In 1971, Wells Kelly paid a visit to the band King Harvest, who was working on a new album in Paris (his former Boffolongo bandmate Dave “Doc” Robinson was in the band). Wells came armed with some albums from America and also a copy of Boffolongo’s “Dancing In The Moonlight,” which King Harvest decided to record, this time with a more keyboard-driven sound and smoother production. The single, with lead vocals by Robinson, was released in Europe but stiffed; it was rescued by an American label called Perception Records that issued the song Stateside.

King Harvest released this song in 1972 and it reached #13 on the Billboard Charts, #5 in the UK charts, and #5 in Canada.

British band Toploader had a #7 hit in the UK with a cover of this after it was featured in a Sainsbury supermarket TV advert.

Dancing In The Moonlight ended up being an enduring hit for the band, and their only song to make much of an impact (“A Little Bit Like Magic” made #91 a few months later) King Harvest were never The Who, Beatles, or the Stones but they contributed to the texture of the seventies. They did end up releasing 10 albums! The latest in 2015.

Songwriter Sherman Kelly: On a trip to St. Croix in 1969, I was the first victim of a vicious St. Croix gang who eventually murdered 8 American tourists. At that time, I suffered multiple facial fractures and wounds and was left for dead. While I was recovering, I wrote “Dancin In The Moonlight” in which I envisioned an alternate reality, the dream of a peaceful and joyful celebration of life. The song became a huge hit and was recorded by many musicians worldwide. “Dancin In The Moonlight” continues to be popular to this day.

The first band Boffalongo to record it. 

Dancing In The Moonlight

We get it almost every night
When that ol’ moon gets-a big and bright
It’s a supernatural delight
Everybody’s dancin’ in the moonlight

Everybody here is out of sight
They don’t bark, and they don’t bite
They keep things loose, they keep things light
Everybody was dancin’ in the moonlight

Everybody’s dancin’ in the moonlight
Everybody’s feelin’ warm and right
It’s such a fine and natural sight
Everybody’s dancin’ in the moonlight

We like our fun and we never fight
You can’t dance and stay uptight
It’s a supernatural delight
Everybody was dancin’ in the moonlight

Supertramp – Breakfast In America

On a far distant radio a few days ago I heard It’s Raining Again and then this one. Sometimes I forget how big Supertramp was in the 70s and 80s…especially after this album.

In 1979 the album Breakfast In America was huge. The album had 4 singles in the Billboard 100. The album peaked at #1 in the Billboard Album Charts, #1 in Canada, #1 in New Zealand, and #3 in the UK…and won 2 Grammys.

The title song peaked at #62 in the Billboard 100 and #9 in the UK in 1979.

This album was released in 1979 and it came at the height of new wave and disco. Its domination of the single and album charts, and the airwaves, had to be unexpected by all concerned. Breakfast In America eclipsed anything they had done before and skyrocketed the band into the commercial stratosphere. Supertramp was never a typical chart band or obvious stadium touring giants. After this album, everything changed.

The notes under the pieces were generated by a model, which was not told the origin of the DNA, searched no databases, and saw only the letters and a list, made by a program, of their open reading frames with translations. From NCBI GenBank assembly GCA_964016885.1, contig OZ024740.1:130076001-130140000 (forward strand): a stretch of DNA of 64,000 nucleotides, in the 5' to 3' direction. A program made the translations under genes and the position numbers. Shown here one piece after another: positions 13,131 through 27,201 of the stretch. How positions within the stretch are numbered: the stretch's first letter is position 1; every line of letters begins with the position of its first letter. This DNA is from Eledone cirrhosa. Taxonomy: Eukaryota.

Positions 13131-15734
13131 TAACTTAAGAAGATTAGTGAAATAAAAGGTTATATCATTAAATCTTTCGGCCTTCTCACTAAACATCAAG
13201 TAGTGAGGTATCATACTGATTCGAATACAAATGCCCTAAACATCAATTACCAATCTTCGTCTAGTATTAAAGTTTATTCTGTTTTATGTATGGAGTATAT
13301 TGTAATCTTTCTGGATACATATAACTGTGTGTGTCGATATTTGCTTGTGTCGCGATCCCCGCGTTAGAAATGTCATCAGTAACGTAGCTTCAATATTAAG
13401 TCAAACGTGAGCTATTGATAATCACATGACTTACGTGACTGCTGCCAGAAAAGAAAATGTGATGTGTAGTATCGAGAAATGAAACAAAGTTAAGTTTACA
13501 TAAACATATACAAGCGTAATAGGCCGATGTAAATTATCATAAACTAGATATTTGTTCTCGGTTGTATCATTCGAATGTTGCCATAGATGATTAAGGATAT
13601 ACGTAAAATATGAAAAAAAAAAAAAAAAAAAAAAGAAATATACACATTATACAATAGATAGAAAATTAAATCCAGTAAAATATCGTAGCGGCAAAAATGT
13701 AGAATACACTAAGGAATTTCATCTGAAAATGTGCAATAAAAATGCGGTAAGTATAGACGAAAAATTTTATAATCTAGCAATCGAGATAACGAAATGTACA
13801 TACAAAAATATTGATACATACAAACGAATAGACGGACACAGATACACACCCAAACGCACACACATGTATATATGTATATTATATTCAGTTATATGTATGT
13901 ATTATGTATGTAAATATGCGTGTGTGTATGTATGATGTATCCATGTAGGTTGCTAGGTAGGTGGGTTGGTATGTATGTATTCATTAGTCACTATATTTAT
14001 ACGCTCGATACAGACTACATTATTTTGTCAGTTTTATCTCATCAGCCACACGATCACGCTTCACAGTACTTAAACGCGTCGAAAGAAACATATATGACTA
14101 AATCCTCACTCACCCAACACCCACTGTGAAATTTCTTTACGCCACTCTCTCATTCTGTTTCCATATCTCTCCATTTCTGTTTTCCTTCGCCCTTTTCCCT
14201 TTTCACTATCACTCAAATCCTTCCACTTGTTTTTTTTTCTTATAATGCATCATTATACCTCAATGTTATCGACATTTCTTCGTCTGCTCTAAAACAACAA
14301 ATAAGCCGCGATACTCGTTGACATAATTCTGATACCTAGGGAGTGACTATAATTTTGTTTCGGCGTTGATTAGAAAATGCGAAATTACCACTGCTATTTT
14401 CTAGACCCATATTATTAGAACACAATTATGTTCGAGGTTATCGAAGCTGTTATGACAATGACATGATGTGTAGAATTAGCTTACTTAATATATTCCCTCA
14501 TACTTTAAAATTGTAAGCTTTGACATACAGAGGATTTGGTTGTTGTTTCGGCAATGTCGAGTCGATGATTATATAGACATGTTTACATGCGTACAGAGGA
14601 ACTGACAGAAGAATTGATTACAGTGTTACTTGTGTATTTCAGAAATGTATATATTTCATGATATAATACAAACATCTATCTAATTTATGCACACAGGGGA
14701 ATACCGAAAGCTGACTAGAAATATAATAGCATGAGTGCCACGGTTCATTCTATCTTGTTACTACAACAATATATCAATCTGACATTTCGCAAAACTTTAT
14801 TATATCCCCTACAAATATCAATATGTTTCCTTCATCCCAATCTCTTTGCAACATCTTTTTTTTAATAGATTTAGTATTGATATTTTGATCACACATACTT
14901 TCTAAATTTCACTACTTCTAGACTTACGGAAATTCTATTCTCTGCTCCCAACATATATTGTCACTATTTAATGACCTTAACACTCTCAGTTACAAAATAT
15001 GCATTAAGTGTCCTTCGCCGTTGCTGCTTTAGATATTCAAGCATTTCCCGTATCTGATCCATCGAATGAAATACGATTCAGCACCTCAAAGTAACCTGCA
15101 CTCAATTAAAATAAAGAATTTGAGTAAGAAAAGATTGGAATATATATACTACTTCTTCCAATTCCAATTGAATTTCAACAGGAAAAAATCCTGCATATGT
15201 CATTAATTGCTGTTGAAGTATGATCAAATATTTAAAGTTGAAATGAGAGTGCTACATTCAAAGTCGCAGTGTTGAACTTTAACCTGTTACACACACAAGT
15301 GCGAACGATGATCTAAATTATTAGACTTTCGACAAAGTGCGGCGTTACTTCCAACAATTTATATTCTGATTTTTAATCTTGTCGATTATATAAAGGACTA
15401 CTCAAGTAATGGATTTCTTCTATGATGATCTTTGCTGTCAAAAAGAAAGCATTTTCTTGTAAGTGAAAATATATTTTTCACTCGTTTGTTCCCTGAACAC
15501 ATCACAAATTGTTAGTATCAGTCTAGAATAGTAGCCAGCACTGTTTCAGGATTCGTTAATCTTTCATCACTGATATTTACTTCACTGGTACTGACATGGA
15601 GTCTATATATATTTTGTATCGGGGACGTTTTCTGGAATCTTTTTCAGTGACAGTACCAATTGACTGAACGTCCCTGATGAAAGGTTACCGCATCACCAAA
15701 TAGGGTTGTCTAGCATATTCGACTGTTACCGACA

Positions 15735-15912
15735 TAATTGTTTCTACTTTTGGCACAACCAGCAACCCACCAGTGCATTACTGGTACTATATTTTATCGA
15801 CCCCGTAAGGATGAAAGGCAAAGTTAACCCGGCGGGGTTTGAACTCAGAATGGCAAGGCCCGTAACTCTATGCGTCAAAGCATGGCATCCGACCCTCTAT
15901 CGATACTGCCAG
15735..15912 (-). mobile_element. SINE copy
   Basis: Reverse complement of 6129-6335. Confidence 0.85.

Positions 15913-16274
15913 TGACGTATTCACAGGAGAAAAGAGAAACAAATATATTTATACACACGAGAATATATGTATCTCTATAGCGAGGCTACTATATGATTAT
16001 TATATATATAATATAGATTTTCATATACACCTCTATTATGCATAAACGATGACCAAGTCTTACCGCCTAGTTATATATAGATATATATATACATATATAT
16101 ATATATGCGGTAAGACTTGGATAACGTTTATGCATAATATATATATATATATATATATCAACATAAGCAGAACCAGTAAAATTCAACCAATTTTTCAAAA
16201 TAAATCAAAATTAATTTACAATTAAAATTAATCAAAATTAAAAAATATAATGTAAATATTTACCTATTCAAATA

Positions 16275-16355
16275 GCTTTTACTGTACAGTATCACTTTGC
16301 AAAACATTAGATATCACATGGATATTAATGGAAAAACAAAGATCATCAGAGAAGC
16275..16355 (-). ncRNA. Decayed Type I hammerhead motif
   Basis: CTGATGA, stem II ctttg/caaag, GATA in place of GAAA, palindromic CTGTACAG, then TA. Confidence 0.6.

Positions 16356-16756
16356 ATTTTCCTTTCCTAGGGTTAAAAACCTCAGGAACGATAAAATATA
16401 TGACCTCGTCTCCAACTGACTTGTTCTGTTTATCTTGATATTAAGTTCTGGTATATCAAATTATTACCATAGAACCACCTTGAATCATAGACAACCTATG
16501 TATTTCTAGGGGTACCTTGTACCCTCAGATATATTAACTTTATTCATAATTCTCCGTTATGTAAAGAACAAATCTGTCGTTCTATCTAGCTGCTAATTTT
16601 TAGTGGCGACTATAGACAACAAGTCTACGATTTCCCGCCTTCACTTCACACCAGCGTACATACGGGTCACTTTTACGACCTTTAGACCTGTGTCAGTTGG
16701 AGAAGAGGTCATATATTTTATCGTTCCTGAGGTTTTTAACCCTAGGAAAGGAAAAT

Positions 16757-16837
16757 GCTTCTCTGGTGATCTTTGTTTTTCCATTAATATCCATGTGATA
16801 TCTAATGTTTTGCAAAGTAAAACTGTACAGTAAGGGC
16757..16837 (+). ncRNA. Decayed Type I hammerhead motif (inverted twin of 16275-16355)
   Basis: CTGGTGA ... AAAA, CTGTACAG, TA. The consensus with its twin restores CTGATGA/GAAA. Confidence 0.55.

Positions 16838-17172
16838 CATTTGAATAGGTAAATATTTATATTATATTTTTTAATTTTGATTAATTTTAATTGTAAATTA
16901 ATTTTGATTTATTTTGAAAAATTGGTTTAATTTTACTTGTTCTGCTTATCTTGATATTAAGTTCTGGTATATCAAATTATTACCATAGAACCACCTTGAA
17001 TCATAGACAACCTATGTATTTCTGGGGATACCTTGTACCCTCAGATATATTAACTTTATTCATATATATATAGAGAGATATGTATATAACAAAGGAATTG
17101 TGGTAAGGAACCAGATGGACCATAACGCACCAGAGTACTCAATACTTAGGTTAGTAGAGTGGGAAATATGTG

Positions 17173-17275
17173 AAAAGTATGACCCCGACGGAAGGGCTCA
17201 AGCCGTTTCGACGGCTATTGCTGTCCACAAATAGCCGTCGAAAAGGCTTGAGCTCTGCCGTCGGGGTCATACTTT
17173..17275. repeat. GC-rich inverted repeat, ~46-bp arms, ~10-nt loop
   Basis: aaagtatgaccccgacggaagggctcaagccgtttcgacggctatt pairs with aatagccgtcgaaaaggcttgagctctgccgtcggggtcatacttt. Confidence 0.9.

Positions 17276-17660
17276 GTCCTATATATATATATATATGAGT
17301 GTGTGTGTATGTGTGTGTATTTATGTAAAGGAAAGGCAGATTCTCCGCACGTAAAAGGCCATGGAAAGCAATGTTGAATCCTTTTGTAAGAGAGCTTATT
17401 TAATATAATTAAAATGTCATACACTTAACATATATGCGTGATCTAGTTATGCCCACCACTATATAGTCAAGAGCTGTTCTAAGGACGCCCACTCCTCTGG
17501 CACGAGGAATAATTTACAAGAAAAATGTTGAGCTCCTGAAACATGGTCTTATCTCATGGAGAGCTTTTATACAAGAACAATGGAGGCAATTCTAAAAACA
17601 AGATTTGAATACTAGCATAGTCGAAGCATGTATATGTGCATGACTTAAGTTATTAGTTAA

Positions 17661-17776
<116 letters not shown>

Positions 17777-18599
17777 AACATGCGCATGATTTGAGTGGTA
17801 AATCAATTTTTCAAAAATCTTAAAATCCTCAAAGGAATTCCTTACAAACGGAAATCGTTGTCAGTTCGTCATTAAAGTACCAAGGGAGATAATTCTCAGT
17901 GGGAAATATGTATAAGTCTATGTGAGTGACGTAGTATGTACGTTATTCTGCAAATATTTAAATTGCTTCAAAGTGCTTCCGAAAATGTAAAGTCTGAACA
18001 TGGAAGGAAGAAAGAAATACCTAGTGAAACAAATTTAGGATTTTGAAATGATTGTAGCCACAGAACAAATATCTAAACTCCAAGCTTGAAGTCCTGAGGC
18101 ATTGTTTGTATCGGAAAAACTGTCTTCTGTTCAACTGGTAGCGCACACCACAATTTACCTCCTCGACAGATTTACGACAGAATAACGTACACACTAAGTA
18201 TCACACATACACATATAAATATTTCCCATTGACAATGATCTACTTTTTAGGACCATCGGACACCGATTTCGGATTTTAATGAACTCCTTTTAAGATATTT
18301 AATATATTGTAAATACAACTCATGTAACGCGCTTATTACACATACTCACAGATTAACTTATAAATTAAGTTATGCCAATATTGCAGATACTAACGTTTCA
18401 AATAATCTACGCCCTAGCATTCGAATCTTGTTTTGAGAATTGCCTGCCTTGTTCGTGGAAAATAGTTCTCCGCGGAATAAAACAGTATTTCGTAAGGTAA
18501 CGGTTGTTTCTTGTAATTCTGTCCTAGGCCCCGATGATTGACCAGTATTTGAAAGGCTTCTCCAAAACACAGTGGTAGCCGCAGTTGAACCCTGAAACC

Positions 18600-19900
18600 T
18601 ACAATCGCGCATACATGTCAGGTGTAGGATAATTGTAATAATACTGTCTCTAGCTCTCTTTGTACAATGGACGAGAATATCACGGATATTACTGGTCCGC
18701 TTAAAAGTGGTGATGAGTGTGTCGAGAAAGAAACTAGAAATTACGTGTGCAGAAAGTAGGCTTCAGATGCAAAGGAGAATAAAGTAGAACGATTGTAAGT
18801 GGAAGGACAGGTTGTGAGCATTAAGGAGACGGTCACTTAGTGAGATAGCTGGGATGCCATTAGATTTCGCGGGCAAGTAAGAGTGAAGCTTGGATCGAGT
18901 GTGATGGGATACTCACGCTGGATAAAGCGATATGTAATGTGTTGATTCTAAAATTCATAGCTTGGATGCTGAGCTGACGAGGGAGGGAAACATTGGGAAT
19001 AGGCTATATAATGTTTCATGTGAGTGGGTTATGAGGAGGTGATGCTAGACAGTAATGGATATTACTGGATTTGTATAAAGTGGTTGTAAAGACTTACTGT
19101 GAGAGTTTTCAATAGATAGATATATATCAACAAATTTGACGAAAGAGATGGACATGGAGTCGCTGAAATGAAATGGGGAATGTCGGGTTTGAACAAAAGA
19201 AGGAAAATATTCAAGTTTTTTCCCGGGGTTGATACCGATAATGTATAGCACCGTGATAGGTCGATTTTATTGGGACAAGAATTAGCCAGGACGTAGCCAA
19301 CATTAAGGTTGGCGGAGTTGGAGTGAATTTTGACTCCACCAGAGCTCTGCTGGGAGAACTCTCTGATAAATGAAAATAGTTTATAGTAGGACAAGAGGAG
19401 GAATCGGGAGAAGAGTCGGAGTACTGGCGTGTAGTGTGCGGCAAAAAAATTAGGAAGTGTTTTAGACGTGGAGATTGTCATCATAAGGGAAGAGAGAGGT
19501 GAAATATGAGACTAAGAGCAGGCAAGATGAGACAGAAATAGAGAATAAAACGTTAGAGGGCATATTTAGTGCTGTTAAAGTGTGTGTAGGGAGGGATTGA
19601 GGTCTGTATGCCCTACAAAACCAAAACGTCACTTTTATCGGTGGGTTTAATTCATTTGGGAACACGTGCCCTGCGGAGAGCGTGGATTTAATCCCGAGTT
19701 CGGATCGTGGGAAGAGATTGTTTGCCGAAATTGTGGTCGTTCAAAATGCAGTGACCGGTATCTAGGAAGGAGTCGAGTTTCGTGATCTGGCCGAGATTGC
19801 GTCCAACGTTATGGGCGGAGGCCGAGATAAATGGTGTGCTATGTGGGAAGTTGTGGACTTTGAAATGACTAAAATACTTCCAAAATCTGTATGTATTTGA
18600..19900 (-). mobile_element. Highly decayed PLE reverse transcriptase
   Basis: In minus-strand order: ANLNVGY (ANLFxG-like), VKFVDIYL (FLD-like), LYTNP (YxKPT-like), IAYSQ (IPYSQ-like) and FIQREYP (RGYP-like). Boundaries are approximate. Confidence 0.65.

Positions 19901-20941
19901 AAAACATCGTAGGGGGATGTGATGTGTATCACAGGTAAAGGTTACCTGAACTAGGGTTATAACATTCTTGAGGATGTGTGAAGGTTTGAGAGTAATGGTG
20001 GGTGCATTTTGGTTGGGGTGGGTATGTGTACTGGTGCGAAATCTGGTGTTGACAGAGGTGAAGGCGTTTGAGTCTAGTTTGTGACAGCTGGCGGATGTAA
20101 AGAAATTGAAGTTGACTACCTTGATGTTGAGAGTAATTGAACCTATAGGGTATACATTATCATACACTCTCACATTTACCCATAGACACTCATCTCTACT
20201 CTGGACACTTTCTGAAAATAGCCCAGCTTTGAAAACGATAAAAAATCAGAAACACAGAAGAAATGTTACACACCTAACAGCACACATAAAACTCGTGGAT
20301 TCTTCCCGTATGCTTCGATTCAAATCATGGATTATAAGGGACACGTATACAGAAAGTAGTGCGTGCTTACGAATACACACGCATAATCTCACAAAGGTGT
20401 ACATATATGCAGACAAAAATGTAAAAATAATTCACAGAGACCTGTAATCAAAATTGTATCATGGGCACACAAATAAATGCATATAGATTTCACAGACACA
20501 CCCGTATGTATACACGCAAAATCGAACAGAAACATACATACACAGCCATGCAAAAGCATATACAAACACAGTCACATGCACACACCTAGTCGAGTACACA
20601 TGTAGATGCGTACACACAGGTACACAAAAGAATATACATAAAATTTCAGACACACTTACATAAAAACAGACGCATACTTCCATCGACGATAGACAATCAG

When they came to record the album, all five members had relocated full-time to the West Coast and bought apartments or houses there, and it was decided that the Colorado (Caribou Ranch) studio had been too sterile and so a new headquarters was found for Supertramp and co in Burbank, a home-from-home that was promptly given the name Southcombe. There, throughout 1978, they rehearsed the material and prepared the demos that would eventually be recorded at the Village Recorder studio in Los Angeles.

Roger Hodgson and Davies wrote most of the songs. They sometimes shared credit on songs… but  Roger Hodgson wrote this song 8 years earlier. Davies and Rogerson had a disagreement over the first line in the song. Rick Davies didn’t like “Take a look at my girlfriend, she’s the only one I got.” Roger won the battle.

Roger Hodgson:  “He never liked the lyric to ‘Breakfast.’ It’s so trite: ‘Take a look at my girlfriend.’ He’s much more into crafting a song. He would have been happier if I’d changed the lyric to either something funnier or more relevant. I tried, but it didn’t work out, so I was stuck with the original.”

Roger Hodgson: “The line ‘playing my jokes upon you,’ I think that kind of sums up the song. It was just mind chatter. Just writing down ideas as they came – fun thoughts all strung together. And I do remember the Beatles had just gone to America, and I was pretty impressed with that. That definitely stimulated my dream of wanting to go to America. And obviously seeing all those gorgeous California girls on the TV and thinking, Wow. That’s the place I want to go.”